Obama Directs US Government on Implications of Climate Change

23 Sep 2016 by OOSKAnews Correspondent
WASHINGTON, DC, United States

US President President Barack Obama, on 21st September, issued a directive memorandum to heads of the nation’s executive departments and agencies instituting a framework to ensure that climate change-related impacts are fully considered in the development of national security doctrine, policies and plans.

Obama’s memo describes climate change as “a significant and growing threat to national security, both at home and abroad. Climate change and its associated impacts affect economic prosperity, public health and safety, and international stability.”

The US President identifies “extended drought, more frequent and severe weather events, heat waves, warming and acidifying ocean waters, catastrophic wildfires, and rising sea levels all (having) compounding effects on people's health and well-being.”

The memorandum further observes that “…flooding and water scarcity can negatively affect food and energy production. Energy infrastructure, essential for supporting other key sectors, is already vulnerable to extreme weather and may be further compromised. Impacts of a changing climate can create conditions that promote pest outbreaks and the spread of invasive species as well as plant, animal, and human disease, including emerging infectious disease, and these can further undermine economic growth and livelihoods…all of these effects can lead to population migration within and across international borders, spur crises, and amplify or accelerate conflict in countries or regions already facing instability and fragility.”

Obama is reported to regard action to combat the effects of climate change on the planet to be the most consequential legacy of his two-term presidency, saying earlier this month that “if…trendlines continue…it is certainly going to be enormously disruptive. Imagine, for example, monsoon patterns shifting in South Asia…if you have even a portion of a billion people displaced…you have the source of refugee crises and potential conflicts that we haven’t seen in our lifetimes. You’re looking at a much more dangerous world and severe strains on nation states, on communities, on economies,” a theme he returned to this week in his “farewell address” to the United Nations General Assembly.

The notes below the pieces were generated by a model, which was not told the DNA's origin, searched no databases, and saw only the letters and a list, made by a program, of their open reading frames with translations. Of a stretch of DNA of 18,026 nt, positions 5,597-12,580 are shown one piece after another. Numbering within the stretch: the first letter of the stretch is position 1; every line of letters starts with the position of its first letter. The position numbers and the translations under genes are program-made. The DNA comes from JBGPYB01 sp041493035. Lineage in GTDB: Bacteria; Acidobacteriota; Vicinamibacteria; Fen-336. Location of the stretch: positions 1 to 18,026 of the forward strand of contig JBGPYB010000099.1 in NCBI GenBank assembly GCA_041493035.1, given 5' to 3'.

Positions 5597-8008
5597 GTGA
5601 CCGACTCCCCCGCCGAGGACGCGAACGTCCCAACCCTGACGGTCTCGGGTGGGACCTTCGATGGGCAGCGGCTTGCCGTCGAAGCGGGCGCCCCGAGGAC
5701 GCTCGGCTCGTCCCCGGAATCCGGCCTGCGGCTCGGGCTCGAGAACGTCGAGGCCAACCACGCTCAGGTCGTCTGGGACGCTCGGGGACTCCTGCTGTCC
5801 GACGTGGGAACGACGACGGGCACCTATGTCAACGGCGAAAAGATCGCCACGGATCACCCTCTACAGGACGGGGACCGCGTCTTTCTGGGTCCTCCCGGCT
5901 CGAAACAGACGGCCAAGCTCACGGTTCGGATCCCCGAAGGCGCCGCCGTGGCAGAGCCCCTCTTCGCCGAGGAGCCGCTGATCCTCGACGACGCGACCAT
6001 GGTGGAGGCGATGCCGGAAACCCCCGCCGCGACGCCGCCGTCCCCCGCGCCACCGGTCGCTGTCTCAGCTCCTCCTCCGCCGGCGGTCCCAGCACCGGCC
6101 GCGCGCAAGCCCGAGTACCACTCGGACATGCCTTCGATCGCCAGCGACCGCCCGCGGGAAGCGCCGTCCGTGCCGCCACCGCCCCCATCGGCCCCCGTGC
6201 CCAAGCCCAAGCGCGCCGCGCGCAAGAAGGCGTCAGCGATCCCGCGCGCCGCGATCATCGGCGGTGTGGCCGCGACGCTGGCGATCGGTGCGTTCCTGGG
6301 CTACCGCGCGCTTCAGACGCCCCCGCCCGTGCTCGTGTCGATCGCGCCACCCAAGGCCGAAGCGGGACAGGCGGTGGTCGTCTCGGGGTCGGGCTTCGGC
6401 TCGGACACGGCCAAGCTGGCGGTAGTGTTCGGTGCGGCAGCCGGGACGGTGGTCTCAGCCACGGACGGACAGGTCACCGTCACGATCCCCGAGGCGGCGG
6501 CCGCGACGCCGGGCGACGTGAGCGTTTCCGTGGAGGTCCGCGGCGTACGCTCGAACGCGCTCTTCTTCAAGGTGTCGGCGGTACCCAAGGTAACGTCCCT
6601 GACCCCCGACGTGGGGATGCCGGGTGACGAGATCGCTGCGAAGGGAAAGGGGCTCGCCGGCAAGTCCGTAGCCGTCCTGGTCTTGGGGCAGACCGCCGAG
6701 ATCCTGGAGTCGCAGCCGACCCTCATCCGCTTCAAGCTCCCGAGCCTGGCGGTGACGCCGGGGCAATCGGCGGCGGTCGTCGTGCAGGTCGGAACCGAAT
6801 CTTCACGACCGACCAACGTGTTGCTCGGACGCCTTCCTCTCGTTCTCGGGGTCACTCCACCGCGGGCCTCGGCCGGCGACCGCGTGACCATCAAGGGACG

The next installment of the global climate discussion, COP22, will convene in Marrakesh, Morocco, in November 2016. Moroccan officials have confirmed that one day of the event will be dedicated to water. The “water day” is intended to bring attention to the role of water in climate adaptation and mitigation.

Hillary Clinton, the Democrat Party’s nomination to succeed Obama in the White House, was praised by water advocacy group Water 2017 this week for “clearly understanding the threats that water scarcity poses to the US and its allies and (recognizing that) water represents one of the great diplomatic and development opportunities of our time.”